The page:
Choosing a rural lifestyle, for the family’s sake

On the Farm: Research into holistic nutrition convinced the Poburans that they wanted 
to grow their own food

SPRUCE VIEW, Alta. — Stephen and Nicole Poburan have made a deliberate decision to raise their family on the farm so that they can give their two young sons, Hayes, 5, and Kett, 19 months, a lifestyle the city just can’t provide.

On their home at 4Acres Farm they raise Nigerian dwarf goats and kunekune pigs. A couple dozen chickens scratch about. A few ducks waddle in the barnyard. They have a garden. Stephen has bees.

The couple both have careers in law enforcement, but became more interested in raising their own food when Hayes reacted adversely to traditional dairy products as an infant. His symptoms included a variety of digestive issues and eczema.

When they weren’t satisfied with answers from the medical field, Nicole studied holistic nutrition.

“I began to realize the importance of knowing where your food comes from and the power that it has on our bodies.”

She also researched goats’ milk while she was nursing Hayes, knowing it is more easily digestible than cows’ milk.

While Nicole was working toward her holistic nutrition diploma, the knowledge she gained strengthened her and her husband’s desire to raise their own meat, grow their own vegetables and produce their own eggs, milk and honey.

“I have the land. I have the knowledge,” Nicole says. “I need to know where my food comes from.”

Last year, the family tried the 30-day challenge, in which they did not go to a grocery store. They ate primarily what was produced on the farm.

Kunekune pigs are a small breed of domestic pig from New Zealand that are relatively new to Canada. They are non-rooting grazers and live primarily on grass supplemented with pig rations. They are meat animals but are often kept as pets. | Maria Johnson photo

“It was pretty easy for the most part as we eat more of a paleo diet, so meat and vegetables.”

This summer, they plan to up the challenge to 60 days.

The Poburans got into goats and bought two Nigerian dwarf does even before they got possession of their acreage five years ago. Initially they had no intention of buying more.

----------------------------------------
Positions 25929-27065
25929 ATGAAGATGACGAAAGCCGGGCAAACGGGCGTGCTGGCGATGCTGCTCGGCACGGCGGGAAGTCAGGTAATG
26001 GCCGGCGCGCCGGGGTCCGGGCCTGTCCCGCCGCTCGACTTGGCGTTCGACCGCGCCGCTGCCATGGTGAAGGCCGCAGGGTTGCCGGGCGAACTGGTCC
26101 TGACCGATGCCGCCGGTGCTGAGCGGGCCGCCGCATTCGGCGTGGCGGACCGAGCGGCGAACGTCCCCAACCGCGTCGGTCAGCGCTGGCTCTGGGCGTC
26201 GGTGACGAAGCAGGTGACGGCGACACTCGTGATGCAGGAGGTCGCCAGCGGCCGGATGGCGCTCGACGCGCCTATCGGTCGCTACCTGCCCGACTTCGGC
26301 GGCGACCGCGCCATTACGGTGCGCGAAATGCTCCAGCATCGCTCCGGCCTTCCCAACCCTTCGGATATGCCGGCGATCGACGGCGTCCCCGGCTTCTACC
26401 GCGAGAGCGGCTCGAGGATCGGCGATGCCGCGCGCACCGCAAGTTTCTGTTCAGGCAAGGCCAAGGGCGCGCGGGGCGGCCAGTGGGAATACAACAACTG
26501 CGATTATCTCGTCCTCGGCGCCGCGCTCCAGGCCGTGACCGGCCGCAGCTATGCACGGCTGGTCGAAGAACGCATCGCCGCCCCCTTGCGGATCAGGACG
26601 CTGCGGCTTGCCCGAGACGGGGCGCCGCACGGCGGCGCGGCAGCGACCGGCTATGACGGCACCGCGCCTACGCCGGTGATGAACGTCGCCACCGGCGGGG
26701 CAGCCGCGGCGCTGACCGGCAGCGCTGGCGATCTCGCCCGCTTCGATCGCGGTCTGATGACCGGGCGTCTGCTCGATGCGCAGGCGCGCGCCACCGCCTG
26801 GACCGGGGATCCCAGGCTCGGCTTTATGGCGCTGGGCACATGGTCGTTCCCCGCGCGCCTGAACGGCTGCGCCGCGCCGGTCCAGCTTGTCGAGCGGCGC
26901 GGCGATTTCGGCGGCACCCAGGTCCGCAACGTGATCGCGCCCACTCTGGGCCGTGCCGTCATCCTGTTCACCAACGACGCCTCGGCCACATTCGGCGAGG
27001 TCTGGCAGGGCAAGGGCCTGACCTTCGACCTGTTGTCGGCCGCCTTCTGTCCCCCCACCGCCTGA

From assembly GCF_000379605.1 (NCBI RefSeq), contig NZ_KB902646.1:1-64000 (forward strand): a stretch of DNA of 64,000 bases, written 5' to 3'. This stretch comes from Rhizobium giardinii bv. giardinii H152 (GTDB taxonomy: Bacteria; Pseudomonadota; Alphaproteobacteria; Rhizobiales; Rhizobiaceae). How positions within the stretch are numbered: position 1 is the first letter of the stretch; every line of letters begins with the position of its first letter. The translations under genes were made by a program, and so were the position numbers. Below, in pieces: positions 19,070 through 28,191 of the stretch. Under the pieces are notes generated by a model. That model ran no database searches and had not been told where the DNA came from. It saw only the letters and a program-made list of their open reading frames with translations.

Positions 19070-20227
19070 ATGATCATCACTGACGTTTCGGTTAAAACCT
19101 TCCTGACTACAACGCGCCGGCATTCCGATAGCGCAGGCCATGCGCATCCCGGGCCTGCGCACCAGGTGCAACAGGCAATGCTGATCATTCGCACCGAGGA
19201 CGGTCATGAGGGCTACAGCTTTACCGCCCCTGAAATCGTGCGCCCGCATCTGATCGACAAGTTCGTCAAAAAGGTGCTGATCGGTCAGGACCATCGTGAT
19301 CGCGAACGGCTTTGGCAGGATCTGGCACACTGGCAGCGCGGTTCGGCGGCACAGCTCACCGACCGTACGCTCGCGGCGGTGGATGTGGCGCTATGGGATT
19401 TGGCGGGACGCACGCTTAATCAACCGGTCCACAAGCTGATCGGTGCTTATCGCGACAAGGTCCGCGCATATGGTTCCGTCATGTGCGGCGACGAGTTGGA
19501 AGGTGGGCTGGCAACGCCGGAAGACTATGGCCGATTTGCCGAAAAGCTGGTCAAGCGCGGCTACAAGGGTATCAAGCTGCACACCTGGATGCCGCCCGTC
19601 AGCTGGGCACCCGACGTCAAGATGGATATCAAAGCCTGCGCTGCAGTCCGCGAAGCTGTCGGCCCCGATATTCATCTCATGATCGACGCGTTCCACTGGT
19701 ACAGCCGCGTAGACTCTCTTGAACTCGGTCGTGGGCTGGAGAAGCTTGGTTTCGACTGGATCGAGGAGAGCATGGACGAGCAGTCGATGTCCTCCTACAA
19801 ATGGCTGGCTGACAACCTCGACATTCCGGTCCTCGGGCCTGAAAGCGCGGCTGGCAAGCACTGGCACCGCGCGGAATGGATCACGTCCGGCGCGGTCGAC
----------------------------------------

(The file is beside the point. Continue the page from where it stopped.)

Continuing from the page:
“We were told, ‘you’ll never just have two.’ ”

That prediction was accurate. The goats’ engaging personalities, abundance of milk, efficient feed conversion and manageable size have captivated the family.

They now have 27 registered Nigerian dwarf goats: 17 does and 10 bucks and bucklings. They plan to sell down to 10 does once a judge from the Canadian Goat Society classifies the animals and provides advice.

“We want to improve the milk standards and animal hardiness, but we don’t need to push the envelope,” says Nicole. “If we can get a litre a day off a nanny that’s still feeding babies, that’s good. It’s better for the kid if they self-wean.”

The Poburans run a closed herd and for biosecurity reasons do not allow farm visits. They sell via their 4Acres Farm Facebook page and website and communicate with buyers to help select the best pet, milking goat, or meat animal.

The seven kunekune pigs are a small domestic breed from New Zealand relatively new to Canada. In New Zealand’s native Maori language, kunekune means “fat and round,” an apt description. The pigs are docile, easy to care for, and can be raised on pasture with just a small amount of supplementation.

“We like them because they’re grass eaters. They graze and they don’t root,” says Nicole.

The Poburans moved to the farm in 2014. Stephen and Nicole wanted a change of lifestyle from the noise and rush of life in Red Deer. They were new parents and wanted to raise their family in less harried surroundings.

Nicole was raised on a mixed farm at Rocky Lane in northern Alberta.

“When I was little, we had sheep and later it was cow-calf and some grain. I always liked the farm lifestyle.”

Stephen grew up in Melville, Sask. “I knew nothing about animals other than cats and dogs”.

When shopping around for properties in the country, both of them knew right away when they found the farm they wanted.

The shady tree-lined lane, the big yard with giant willow, and sturdy white barn hooked the couple.

“I liked it right away,” says Nicole.

The existing 1930s farmhouse was just 800 sq. feet, but the couple planned to make it home for a few years while they started upgrades.

“We discovered it had asbestos, lots of asbestos,” says Stephen.

The cost of abatement was in the tens of thousands of dollars, so that plan was torched, literally. The fire department at nearby Spruce View burned the structure in a training exercise.

“We knew we were going to build at some point so a five year timeline turned out to be three,” says Stephen.

The 1,600 sq. foot new house is energy efficient. The 14-inch walls keep the house warm in winter and cool in summer. Rooftop solar panels are hooked into the grid. Stephen did most of the trade work himself.

The Poburans have numerous projects on the go to get the yard and the garden up to the point they want, but the chores offer a sort of therapy.

“The simple jobs of physical labour are such a stress reliever,” says Stephen.

The Poburans like the self-sufficiency of raising their own food and they plan to home-school the boys.

“They’ll have some chores. They’ll have a good work ethic,” says Stephen.

About the author


Stories from our other publications